2023 World Heart Health Report: What Every Woman Needs to Know

Many people think that heart disease is mainly a problem for men, but that’s not true. Heart disease is actually the top cause of death for both men and women all around the world. But whether you’re a man or a woman can make a big difference in how heart disease develops, shows up, and gets treated. Taking care of women’s heart health is very important. It’s crucial to know the things that make women more likely to have heart problems, the signs of those problems, and how to treat them.

Special Risks for Women

Men and women share some common things that can raise the chance of getting heart disease, like high blood pressure, high cholesterol, and smoking. But women have some special risks too:

  1. Hormonal Changes: Women’s hormones, like estrogen, can help protect the heart. But after menopause, when a woman’s period stops, her estrogen levels go down, and that can make heart disease more likely.
  2. Problems During Pregnancy: Some issues during pregnancy, like gestational diabetes and preeclampsia, can be warnings that heart problems might come later. Women who have these problems when they’re pregnant should be extra careful about their heart health after they have their baby.
  3. Autoimmune Diseases: Conditions like lupus and rheumatoid arthritis are more common in women and can make heart disease more likely because they cause inflammation and problems with the immune system.
  4. Mental Health: Depression and long-lasting stress, which are more common in women, can lead to heart disease by affecting how people live, like what they eat and how much they move, and by making inflammation worse.
  5. Polycystic Ovary Syndrome (PCOS): PCOS is a hormone problem that affects many women. It can make the risk of heart disease go up because it’s linked to insulin resistance and obesity, both of which can lead to heart problems.
  6. Not Enough Calcium: Women who don’t get enough calcium can end up with weaker heart muscles and other health issues, especially after they turn 40. Checking calcium levels after 40 is important.

Even though women don’t get heart disease as often as men do, when they do get it, it can be harder to treat. This is true for both heart artery disease and valve problems. So, finding it early is really important.

Common Signs of Heart Disease in Women

Knowing the signs of heart disease can help catch it early and get treatment. Both men and women can have chest pain, but women might have different or less obvious signs. That’s why it’s important for women to know the signs of heart problems:

  1. Chest Discomfort: Women can have chest pain, but it might feel more like pressure or squeezing. It can also spread to the back, neck, jaw, or shoulders.
  2. Breathing Problems: If you’re out of breath even when you’re not doing much, it could be a sign of heart disease.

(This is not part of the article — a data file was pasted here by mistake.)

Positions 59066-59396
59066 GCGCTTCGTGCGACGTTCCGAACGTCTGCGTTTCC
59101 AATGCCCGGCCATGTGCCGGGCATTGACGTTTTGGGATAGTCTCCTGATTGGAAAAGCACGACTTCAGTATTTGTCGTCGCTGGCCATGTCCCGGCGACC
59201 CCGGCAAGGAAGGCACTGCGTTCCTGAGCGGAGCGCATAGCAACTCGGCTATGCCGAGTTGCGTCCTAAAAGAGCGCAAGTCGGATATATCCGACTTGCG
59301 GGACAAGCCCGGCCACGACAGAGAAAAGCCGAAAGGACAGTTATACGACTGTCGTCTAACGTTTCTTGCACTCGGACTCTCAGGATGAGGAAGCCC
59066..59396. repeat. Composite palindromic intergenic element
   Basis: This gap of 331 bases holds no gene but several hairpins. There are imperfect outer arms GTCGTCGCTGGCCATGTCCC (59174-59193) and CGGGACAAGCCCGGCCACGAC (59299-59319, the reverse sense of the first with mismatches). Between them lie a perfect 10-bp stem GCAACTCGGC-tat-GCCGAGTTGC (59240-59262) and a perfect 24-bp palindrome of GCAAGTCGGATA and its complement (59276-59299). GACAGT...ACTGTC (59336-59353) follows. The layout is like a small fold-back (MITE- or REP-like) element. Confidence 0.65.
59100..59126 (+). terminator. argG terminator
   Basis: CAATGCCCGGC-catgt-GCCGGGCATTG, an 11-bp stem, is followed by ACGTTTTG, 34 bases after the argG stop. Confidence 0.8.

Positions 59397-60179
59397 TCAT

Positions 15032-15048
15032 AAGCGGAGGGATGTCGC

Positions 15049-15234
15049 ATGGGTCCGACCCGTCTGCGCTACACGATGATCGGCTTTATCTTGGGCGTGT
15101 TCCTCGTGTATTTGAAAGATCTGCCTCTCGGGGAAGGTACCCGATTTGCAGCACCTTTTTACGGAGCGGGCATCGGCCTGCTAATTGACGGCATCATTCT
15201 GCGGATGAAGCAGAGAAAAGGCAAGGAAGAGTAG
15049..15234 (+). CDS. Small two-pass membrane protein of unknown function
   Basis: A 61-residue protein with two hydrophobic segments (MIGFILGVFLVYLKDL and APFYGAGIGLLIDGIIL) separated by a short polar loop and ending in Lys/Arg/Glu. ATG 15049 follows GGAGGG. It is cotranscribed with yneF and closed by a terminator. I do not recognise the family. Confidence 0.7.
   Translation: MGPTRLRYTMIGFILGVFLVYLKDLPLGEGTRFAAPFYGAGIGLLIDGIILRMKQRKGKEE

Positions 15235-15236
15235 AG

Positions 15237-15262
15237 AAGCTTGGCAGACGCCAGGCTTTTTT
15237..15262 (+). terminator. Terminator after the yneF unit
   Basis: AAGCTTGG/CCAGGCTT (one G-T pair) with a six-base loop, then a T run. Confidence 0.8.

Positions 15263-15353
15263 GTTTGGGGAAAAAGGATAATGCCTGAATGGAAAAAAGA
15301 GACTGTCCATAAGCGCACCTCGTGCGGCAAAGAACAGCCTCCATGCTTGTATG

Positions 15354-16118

3. Feeling Sick: Women might feel like throwing up or actually vomit, which can be confused with stomach problems when they’re having a heart attack.
  4. Extreme Tiredness: If you’re super tired all the time, especially with other symptoms like trouble breathing, it’s a sign you should take seriously.
  5. Dizziness and Fainting: Feeling dizzy or passing out can be a sign of heart problems in women.
  6. Pain in the Neck, Jaw, Back, or Shoulder: Feeling pain in these areas can sometimes be a sign of heart trouble in women.
  7. Cold Sweats: Getting really sweaty, especially if it happens with other symptoms, could mean heart problems.

How Women Are Treated

Doctors treat heart disease in women in a way that fits their unique needs and risks. Some of the treatments are the same for men and women, but there are things that are special for women’s heart health:

  1. Healthy Changes: Changing how you live is the most important way to prevent and manage heart disease. Women should try to keep a healthy weight, exercise often, eat foods that are good for the heart, manage stress, and not smoke.
  2. Medicine: Doctors might prescribe medicines like statins, blood pressure drugs, and drugs to stop the blood from clotting based on how likely a woman is to get heart disease and how bad it is. Hormone therapy is a bit tricky, so women should talk to their doctor about the good and bad sides of it.
  3. Heart Rehab: These programs help women get better after heart problems and teach them how to live in a way that’s good for their heart.
  4. Procedures: Sometimes women need surgery or other procedures, like angioplasty or bypass surgery, to treat blocked arteries. The kind of procedure depends on how much blockage there is and where it is.
  5. Prevention: Because pregnancy problems can be linked to heart disease, women who had gestational diabetes or preeclampsia should be watched closely and take steps to lower their chances of getting heart problems.
  6. Mental Health Help: It’s important to deal with mental health problems, like depression and stress, because they can hurt the heart. Women should get help when they need it to keep their heart healthy.

In Conclusion

Women’s heart health is really important. While heart disease can affect both men and women, women have their own special risks, signs, and treatments. Knowing these things and doing what you can to keep your heart healthy is key to lowering the risk of heart disease in women. Regular check-ups, talking to your doctor, and taking steps to live a heart-healthy life can help women live longer and better. Remember, no matter if you’re a man or a woman, the best way to avoid heart disease is to live in a way that’s good for your heart.

Image Source: https://www.nbcnews.com/health/heart-health/women-still-ignore-heart-risks-group-says-n504006

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